We parked outside his parents house, popped into say hello, then strolled down to the newly re-arranged venue. And as we walked, people were calling across the street, shouting hello to him, telling him they’d read his letter, giving him the thumbs up, thanking him for speaking out. I’ve never felt as in the company of a genuine local celebrity as I did that day. He just smiled and laughed it off, mildly embarrased but loving it.
The gig that night was – as every Super Furries gig I’ve ever been to has been – glorious.
Sian was with us that night, sort of – she was with some of her friends, but every now and then would bounce over to us, a grin spread from ear to ear, in a way that it seems an SFA gig inspires all of the the Williams’ siblings to beam.
And, as they were want to do at the time, rather than having a few moments silence after the last song of the main set and the inevitable encore, they did this (which, apologies as I have posted this before, but quite a long time ago):
We weren’t in attendance when that was recorded, but I’ll never forget the look of absolutely unbridled joy on Llŷr’s face – that SFA-inspired Williams beam again – when they did the same thing at Brecon and went into the extended techno-workout in the middle.
And yes, it’s an anti-capitalist record, but there’s more than just a little bit of me that thinks of Llŷr whenever I see that title: cancer didn’t give a fuck about him and he didn’t give a fuck about cancer and, for as long as he was able to, he refused to allow it to be “a thing” which would prevent him for doing exactly as he would have done anyway.
Reading that old post I wrote shortly after Llŷr had passed, I’m always struck by one sentence that I wish I’d either not written, or at least had written differently.
This one: “Selfishy…that I didn’t get to say goodbye to him properly.”
I see this now as nonsense; when I went to visit him I made sure to tell him I’d be back soon – there’s no way that I would have ever have left him thinking that would be the last time I saw him, that I thought a last goodbye was warranted.
What I meant, of course, was that I never got chance to tell him what I thought of him.
And then recently, something pinged in my head and I found myself scrolling through some old text messages between us.
And I found what I was looking for; this, from 2017.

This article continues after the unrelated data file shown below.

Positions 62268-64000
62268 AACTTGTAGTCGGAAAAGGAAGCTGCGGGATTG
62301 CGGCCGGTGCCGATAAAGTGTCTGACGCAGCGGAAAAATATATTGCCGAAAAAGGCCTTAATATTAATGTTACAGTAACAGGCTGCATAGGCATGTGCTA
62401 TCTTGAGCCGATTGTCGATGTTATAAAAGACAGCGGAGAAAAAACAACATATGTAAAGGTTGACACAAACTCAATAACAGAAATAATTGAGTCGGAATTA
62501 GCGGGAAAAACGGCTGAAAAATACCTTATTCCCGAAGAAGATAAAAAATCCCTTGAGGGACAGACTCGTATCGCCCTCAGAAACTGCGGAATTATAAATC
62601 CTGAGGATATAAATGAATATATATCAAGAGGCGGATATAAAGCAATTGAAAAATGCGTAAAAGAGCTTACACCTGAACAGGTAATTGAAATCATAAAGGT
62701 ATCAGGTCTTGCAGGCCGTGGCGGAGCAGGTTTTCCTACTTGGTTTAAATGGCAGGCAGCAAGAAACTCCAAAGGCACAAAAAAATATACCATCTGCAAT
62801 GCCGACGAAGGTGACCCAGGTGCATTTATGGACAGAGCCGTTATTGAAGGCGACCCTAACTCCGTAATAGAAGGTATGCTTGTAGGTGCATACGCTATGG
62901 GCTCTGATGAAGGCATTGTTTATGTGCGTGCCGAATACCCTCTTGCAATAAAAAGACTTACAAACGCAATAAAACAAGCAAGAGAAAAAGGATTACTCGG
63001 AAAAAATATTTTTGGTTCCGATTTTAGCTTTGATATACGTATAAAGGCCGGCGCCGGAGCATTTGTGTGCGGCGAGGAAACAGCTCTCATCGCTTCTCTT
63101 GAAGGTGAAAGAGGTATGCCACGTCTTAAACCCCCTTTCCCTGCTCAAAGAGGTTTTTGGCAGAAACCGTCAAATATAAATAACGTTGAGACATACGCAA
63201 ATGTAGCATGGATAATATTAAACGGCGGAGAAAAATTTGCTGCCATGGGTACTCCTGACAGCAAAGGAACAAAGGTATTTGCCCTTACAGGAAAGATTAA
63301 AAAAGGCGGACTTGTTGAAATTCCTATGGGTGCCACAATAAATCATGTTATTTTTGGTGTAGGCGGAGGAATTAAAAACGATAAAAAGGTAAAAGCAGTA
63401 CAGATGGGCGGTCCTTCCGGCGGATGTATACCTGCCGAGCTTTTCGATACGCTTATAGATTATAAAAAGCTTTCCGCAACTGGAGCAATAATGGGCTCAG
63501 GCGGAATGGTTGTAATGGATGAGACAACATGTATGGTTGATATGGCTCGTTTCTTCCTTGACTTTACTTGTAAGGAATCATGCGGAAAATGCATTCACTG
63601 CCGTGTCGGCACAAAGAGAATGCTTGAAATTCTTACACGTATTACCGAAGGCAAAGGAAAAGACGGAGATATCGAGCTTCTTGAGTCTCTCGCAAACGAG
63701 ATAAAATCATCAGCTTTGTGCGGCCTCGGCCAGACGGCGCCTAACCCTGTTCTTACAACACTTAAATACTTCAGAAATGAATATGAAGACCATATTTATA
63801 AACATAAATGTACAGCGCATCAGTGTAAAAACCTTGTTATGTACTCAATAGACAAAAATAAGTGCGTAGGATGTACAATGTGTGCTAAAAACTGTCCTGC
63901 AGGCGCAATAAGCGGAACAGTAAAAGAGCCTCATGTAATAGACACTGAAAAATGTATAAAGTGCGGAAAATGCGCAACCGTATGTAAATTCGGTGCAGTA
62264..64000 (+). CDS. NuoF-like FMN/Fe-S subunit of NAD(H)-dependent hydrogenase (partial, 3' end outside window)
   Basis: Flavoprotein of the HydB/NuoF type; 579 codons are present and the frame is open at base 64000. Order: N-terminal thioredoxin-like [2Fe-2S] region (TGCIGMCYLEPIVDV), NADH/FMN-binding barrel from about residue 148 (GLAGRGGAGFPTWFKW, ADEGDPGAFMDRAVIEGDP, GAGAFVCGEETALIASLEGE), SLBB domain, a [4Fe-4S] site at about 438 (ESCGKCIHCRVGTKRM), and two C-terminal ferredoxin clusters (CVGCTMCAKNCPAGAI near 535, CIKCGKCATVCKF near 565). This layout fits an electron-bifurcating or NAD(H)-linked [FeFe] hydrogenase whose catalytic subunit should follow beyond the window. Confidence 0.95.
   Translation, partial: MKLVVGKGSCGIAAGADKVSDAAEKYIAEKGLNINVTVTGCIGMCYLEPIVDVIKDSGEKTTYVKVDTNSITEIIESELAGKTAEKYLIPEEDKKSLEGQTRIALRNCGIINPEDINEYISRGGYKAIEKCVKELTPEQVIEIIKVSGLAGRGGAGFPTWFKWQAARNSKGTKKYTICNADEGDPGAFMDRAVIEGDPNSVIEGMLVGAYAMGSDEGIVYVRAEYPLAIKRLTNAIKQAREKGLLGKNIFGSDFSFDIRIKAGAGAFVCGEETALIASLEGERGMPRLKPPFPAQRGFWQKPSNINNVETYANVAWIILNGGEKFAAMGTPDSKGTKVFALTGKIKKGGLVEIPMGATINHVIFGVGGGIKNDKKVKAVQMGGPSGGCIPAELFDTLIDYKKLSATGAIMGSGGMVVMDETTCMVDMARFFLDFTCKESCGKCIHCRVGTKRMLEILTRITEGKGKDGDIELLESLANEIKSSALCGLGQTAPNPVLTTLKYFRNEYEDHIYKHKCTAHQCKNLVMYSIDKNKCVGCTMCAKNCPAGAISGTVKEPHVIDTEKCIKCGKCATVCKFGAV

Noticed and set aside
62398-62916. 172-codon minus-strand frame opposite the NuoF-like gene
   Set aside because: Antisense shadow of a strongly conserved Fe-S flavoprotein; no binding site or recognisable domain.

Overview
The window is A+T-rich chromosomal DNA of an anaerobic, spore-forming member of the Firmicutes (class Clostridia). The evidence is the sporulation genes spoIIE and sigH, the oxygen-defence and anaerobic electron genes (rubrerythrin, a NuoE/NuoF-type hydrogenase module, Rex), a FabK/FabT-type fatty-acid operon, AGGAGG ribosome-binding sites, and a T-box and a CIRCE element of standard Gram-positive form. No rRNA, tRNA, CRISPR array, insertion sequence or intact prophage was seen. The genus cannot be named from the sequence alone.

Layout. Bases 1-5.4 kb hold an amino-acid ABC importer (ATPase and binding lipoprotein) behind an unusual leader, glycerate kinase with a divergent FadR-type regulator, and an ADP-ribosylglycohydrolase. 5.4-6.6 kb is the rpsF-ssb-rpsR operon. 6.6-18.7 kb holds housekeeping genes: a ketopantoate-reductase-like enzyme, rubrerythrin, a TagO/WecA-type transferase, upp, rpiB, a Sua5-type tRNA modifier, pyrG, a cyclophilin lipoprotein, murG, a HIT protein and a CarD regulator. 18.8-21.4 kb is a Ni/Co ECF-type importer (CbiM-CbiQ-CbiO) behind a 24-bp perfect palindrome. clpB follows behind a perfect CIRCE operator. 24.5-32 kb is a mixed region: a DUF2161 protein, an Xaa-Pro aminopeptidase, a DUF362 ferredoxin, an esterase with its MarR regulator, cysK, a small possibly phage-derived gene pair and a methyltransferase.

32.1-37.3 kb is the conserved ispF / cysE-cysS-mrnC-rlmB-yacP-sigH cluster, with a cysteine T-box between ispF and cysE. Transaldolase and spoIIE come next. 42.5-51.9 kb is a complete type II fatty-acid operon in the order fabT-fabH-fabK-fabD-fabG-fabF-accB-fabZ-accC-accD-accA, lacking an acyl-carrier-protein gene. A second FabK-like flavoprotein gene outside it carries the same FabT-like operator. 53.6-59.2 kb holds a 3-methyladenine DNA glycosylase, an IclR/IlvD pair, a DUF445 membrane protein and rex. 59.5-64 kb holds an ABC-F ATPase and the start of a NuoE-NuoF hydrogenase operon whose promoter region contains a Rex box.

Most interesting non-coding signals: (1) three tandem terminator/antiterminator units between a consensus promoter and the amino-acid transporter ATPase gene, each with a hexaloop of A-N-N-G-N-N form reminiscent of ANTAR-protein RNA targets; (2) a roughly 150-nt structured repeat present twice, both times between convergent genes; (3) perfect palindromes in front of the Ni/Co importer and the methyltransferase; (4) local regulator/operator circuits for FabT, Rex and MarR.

I’ve thought long and hard about posting this, worried that it might be just a bit too personal to share here. But it’s an example of how, just as he was about to go through yet another round of radio and chemotherapy, he would shrug things off, how he refused to show anything other than nonchalance, that he would take it in his stride, that he wouldn’t let on about how difficult it was because he didn’t want you to worry.
And that, implicitly, everything would be back to normal soon enough.
But I’ll take it as a confirmation that he knew how much he meant to me:
There. It’s done, it’s said, let’s move on to the social engagements.
Happy birthday Dude.
This Sunday, Llŷr’s younger sister Sian is running the London Marathon to raise funds for The Brain Tumour Charity. Her original target was to raise £5000.00 and – having already smashed that – Sian recently tweeted that it would be amazing if she could break £9000.00.
At the time of writing, she’s already done that, so with just a couple of days left, let’s see if we can get her over the £10,000 mark.
As always, thank you to all who have contributed after reading stuff I’ve written here about Llŷr; I’m truly humbled to know that you’ve put your hands in your pockets for such a worthy cause as a result of something I penned. I’m too fat and old to run the marathon myself, but knowing that I – through you – have helped in some small way fills me with so much pride. Thank you thank you thank you.
So one final push folks: here’s the link – it’s payday for a lot of people today, so if you can afford to spare a couple of quid, your help would be very much appreciated by all concerned: